First female Arab peacekeepers graduate from UAE programme

The military and peacekeeping training programme, which is run by UN Women in partnership with the UAE Ministry of Defence and the General Women’s Union, was held in Abu Dhabi

Military cadets parade during a graduation ceremony at Khalifa bin Zayed Air College last year. 
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The first batch of Arab female peacekeepers have earned their stripes after graduating from a United Nations training programme in the UAE.

The military and peacekeeping initiative, operated by UN Women in partnership with the UAE Ministry of Defence and the General Women's Union, involved more than 130 women from the UAE, Saudi Arabia, Jordan, Yemen, Egypt, Bahrain and Sudan.

They were put through their paces in a three-month programme, which armed them with basic skills in  peacekeeping and conflict resolution, including first aid and medical training, urban combat and field engineering.

In addition, recruits undertook physical fitness training with jiu-jitsu and military marching.

The graduates were honoured at a ceremony held in Abu Dhabi on Tuesday.

Their success is meaningful on so many levels

Held under the patronage of Sheikh Fatima bint Mubarak, the training scheme took place at the Khawla bint Al Azwar Military School, the first military academy in the UAE and GCC for women.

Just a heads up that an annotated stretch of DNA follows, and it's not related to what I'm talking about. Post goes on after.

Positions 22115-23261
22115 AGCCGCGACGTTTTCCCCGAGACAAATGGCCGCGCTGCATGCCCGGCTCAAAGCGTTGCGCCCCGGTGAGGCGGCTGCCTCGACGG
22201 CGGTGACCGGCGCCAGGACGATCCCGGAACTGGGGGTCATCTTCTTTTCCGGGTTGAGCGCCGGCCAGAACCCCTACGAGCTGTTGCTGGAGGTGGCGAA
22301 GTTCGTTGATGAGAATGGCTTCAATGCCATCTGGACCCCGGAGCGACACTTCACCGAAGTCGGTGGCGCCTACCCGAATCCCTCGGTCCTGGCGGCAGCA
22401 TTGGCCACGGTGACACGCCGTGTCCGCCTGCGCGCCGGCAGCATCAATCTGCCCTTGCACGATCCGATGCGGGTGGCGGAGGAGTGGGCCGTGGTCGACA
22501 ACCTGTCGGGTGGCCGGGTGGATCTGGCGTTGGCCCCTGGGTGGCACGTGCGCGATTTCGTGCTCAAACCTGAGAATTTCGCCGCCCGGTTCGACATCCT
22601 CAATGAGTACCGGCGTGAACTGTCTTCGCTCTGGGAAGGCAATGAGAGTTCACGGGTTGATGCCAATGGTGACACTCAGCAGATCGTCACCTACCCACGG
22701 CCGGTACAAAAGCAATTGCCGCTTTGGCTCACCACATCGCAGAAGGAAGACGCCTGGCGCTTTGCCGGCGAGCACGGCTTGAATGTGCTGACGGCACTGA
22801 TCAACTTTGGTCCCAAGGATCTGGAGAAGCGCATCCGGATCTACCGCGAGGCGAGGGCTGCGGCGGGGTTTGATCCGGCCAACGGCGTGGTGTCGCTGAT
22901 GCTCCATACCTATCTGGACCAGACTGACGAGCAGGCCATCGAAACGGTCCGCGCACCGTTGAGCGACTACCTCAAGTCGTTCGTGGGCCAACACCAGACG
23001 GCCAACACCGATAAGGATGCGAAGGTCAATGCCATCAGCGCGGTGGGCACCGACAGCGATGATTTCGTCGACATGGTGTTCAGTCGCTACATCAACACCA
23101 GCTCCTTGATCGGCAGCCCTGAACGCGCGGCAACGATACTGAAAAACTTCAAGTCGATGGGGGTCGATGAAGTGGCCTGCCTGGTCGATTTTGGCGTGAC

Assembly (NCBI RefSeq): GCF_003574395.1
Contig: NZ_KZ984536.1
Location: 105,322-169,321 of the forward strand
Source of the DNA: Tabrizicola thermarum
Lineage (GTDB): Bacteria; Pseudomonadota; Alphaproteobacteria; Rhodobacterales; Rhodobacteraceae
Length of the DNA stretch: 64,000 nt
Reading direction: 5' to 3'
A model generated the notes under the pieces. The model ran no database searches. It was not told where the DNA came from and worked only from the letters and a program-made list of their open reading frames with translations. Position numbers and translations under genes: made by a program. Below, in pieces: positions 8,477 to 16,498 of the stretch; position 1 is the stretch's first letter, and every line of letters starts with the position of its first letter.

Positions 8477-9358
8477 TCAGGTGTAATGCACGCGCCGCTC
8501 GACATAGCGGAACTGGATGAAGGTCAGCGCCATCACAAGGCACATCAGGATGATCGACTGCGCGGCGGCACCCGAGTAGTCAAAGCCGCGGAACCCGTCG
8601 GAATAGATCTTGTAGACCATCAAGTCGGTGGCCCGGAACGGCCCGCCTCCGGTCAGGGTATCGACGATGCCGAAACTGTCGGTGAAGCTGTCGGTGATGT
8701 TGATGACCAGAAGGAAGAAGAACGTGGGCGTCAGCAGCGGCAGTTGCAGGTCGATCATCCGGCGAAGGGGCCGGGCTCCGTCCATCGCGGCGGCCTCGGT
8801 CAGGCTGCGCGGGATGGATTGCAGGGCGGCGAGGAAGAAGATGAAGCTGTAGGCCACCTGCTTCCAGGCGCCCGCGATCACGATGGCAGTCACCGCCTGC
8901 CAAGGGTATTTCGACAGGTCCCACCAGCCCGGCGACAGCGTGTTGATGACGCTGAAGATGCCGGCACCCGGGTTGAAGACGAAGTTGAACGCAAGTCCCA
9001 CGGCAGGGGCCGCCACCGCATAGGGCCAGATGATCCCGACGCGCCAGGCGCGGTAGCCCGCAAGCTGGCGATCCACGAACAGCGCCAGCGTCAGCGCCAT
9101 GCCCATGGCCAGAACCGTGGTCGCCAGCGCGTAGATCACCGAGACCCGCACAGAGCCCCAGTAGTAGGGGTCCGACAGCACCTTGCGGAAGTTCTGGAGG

Phumzile Mlambo-Ngcuka, under-secretary general of the United Nations and executive director of UN Women, heaped praise on the determined graduates.

“I really commend today’s graduates for exhibiting such leadership, mental and physical strength, flexibility, teamwork and integrity,” said Ms Mlambo-Ngcuka.

“I look forward to seeing the results of the skills and networks that they have built together.”

Dr Mouza Al Shehhi, executive director of the UN Women Liaison Office in Abu Dhabi, said the women who took part were pushed to their limits but persevered.

“Their success is meaningful on so many levels and it is not just a personal triumph, but also for women empowerment in the military sector as it signals a myriad of opportunities for thousands of women in our region and around the world,” she said.

“It gives them hope that today’s realities can be changed and that they can be part of this change.”

Recruits will now go on to the second stage, a two-week peacekeeping training programme, which starts on Wednesday.